If the PCs killed the villain then let it stand. Congratulate the players move on. If the magical one of a kind McGuffin is destroyed then let it go, and simply wait for the PCs to discover their predicament. Maybe they can go on a quest later to replace it by discovering the McGuffin’s secret origin. If the PCs sink the unsinkable boat then break out the life jackets.
But unlike dominoes water will eventually move onto another form. Given time and the right conditions it will evaporate, or break through rocks, or freeze into ice. The water plot does the same thing. It does not need the GM to initiate the next scene as planned. The water plot just changes form according to how the players influenced it and the story goes on.
When the PCs killed the villain the local Lord took over, and he is even worse. Not only is he pursuing the same dastardly scheme, but he has the law on his side because he is the law! If that magical McGuffin was needed to stop the apocalypse well it looks life as we know it is now over. The dreaded event occurs and now the PCs must focus on combatting it instead of preventing it. When the PCs sank that unsinkable boat the villain got into the uncrashable jet business.
And don’t forget, you can always just end the campaign. There is nothing wrong with declaring the PCs the victors, or telling them that the other guys won. If what the players did with the plot results in either of these outcomes then just let it happen. It is nothing personal. That is just how the game went. Do not try to force a different outcome just because you feel like more should take place or that the PCs should succeed. The better thing to do is to just end the campaign or adventure and start pitching ideas to the group for the next one.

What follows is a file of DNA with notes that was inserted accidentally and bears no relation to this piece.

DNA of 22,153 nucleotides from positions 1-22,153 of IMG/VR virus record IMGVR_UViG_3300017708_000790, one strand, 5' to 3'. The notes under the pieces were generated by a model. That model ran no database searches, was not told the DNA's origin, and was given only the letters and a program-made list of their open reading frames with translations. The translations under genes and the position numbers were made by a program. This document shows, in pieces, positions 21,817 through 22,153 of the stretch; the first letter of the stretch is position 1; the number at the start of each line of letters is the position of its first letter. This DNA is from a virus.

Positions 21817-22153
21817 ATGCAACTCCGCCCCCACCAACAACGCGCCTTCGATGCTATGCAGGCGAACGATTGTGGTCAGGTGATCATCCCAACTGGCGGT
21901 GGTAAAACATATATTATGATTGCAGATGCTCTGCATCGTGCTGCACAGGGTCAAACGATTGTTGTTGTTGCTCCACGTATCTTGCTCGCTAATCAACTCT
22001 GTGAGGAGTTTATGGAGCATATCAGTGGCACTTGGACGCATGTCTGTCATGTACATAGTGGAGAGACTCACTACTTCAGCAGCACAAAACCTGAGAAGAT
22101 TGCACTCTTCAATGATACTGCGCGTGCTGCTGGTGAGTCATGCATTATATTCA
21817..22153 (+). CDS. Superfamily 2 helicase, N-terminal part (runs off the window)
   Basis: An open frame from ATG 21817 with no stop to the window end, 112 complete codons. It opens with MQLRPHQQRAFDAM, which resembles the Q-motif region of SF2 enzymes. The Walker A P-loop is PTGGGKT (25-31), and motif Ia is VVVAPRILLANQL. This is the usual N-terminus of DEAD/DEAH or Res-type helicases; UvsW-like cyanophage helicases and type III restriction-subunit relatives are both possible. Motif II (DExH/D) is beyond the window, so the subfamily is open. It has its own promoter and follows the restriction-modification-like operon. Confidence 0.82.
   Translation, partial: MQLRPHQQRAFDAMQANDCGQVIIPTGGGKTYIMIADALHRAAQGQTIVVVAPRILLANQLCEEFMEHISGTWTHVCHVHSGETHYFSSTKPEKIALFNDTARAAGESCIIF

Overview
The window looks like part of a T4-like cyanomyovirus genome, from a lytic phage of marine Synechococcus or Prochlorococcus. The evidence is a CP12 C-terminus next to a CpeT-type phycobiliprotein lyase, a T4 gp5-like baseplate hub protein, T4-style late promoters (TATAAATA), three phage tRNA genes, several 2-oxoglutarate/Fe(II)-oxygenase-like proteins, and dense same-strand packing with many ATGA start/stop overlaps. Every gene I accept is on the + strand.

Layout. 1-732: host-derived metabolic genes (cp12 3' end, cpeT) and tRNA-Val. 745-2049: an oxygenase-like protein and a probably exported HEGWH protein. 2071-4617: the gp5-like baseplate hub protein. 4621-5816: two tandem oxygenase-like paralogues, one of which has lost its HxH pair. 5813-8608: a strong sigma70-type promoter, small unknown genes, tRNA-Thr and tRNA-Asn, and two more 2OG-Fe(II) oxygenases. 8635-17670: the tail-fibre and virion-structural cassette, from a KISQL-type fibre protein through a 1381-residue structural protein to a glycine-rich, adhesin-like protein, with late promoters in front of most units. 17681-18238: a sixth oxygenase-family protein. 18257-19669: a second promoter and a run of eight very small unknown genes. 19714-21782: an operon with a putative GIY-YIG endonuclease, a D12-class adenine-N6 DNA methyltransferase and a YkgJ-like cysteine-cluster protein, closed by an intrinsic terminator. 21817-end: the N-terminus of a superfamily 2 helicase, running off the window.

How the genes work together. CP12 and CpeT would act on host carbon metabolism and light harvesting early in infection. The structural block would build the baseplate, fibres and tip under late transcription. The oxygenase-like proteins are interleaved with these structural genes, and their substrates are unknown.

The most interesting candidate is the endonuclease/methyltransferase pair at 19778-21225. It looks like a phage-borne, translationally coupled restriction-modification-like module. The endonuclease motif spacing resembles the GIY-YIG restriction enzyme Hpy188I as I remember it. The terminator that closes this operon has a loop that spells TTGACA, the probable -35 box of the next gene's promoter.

The most important lesson to be learned here is that in the end you do not own the plot. You might own the story elements to a point, but the plot is not and never was the GM’s. So do not try to control it. Open it up to the group and let everyone influence it in their own unique ways. The worst thing that can happen is that the campaign ends. You can always start another campaign.
This is why the water plot is superior. The water plot allows for sharing of the plot, because it changes according to the influence it receives from any source. A domino plot can only work when one person controls it. Cutting the players off from control of the plot is wrong. The players are not an audience who have assembled to hear the GM’s story. They are just as much storytellers in their own right. Listen to their story and accept it, then build upon it. Keep the plot and your approach fluid like water.
What do you think? How do you develop your plots? Who owns the plot in an RPG? Leave a comment below and let everyone know how you feel.